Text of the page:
And that culture of denial and collusion that has been so slow to change may explain why these stories keep popping up even after earnest vows of reform from the church. A system that worked for decades one way may not be able to transform overnight–particularly when many of the power dynamics remain the same.
The Philly 21
Two Times stories were related to the unfolding case in Philadelphia, in which a grand jury found that “ the archdiocese allowed 37 priests accused of abuse or inappropriate behavior to remain in ministry.” As a result, a few weeks ago the church suspended 21 clergy or teachers now being referred to by some as “the Philly 21” or “the Philadelphia 21.”
This was after a new system of “review” boards had been implemented by the church (in the wake of other scandals) to root out exactly this kind of problem. But the review boards, staffed by outsiders with experience in law enforcement and accountable to church authorities, found no problem in Philadelphia even where the legal system found many.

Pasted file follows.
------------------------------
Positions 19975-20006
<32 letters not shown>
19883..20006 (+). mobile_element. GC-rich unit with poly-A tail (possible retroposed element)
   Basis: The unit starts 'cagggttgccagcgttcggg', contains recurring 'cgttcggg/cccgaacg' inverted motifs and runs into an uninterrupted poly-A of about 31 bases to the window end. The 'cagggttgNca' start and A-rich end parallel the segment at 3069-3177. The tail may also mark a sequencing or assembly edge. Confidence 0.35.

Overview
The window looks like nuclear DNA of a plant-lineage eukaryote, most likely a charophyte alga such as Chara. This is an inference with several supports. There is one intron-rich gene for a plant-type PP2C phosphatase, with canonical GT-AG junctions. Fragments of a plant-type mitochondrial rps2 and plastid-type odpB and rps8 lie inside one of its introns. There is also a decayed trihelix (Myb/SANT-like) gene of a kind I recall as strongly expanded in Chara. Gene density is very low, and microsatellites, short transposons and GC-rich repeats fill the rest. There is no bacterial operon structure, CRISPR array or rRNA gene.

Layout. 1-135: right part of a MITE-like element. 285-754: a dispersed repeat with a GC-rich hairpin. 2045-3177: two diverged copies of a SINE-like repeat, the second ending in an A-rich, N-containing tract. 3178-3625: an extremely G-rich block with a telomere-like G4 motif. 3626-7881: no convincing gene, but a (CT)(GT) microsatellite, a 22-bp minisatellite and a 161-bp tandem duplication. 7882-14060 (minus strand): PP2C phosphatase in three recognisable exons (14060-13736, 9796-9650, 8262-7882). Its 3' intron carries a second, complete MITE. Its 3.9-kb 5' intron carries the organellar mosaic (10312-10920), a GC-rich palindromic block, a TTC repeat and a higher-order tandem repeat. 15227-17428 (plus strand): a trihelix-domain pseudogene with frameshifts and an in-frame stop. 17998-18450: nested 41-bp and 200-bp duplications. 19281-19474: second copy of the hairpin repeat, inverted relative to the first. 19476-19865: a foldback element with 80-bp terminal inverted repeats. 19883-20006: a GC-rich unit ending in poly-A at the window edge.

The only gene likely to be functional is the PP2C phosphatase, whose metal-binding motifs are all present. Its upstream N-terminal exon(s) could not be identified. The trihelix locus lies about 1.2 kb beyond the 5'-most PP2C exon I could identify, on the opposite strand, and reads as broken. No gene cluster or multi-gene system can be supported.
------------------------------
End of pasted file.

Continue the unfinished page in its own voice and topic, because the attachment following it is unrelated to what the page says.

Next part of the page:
A criminal proceeding is beginning against several church officials, including a monsignor, two priests, one former priest, and a former school teacher under the parochial purview:
“The priests and the schoolteacher are already accused of rape; the monsignor, William Lynn, the highest-ranking official to be accused of a crime in the three-decade-long abuse scandal in the United States, is suspected of covering up rape by the priests and is charged with child endangerment.”
One of the stories in the Times described a “blistering courtroom session” at a preliminary hearings for the case, at which the monsignor was repeatedly told by the judge that it could jeopardize his own interest to have a defense team sponsored by the archdiocese itself–which would have a vested interest not in him, but in the church. Nonetheless, he insisted on retaining that defense.